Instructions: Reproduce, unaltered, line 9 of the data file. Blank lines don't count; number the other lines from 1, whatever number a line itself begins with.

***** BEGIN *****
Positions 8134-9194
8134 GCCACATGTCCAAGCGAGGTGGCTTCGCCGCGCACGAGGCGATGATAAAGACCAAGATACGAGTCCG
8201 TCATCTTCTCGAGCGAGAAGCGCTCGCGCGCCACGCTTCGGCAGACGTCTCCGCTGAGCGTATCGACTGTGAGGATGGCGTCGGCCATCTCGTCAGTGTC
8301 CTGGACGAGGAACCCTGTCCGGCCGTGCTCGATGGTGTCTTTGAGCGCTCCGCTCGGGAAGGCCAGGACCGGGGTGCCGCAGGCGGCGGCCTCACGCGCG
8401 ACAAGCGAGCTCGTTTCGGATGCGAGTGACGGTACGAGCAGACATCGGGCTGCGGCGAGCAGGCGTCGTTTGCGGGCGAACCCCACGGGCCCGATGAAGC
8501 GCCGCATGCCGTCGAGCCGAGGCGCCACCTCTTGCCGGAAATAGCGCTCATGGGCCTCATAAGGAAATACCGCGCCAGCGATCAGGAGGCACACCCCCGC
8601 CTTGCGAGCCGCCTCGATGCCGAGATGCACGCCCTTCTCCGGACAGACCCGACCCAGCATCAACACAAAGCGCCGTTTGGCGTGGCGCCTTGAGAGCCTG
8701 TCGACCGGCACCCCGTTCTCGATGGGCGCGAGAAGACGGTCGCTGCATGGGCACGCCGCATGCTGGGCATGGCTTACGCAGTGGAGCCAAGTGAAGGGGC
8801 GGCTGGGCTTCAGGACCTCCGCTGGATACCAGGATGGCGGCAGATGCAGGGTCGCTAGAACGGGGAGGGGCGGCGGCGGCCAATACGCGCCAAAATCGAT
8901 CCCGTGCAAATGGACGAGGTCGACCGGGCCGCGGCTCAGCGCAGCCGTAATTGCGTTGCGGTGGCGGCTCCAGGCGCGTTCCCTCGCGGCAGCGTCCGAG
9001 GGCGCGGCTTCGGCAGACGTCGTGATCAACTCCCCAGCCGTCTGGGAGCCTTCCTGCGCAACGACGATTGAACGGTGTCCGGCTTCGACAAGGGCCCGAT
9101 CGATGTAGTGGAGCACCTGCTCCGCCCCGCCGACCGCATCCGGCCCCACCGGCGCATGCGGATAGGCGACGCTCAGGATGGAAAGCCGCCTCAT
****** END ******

8801 GGCTGGGCTTCAGGACCTCCGCTGGATACCAGGATGGCGGCAGATGCAGGGTCGCTAGAACGGGGAGGGGCGGCGGCGGCCAATACGCGCCAAAATCGAT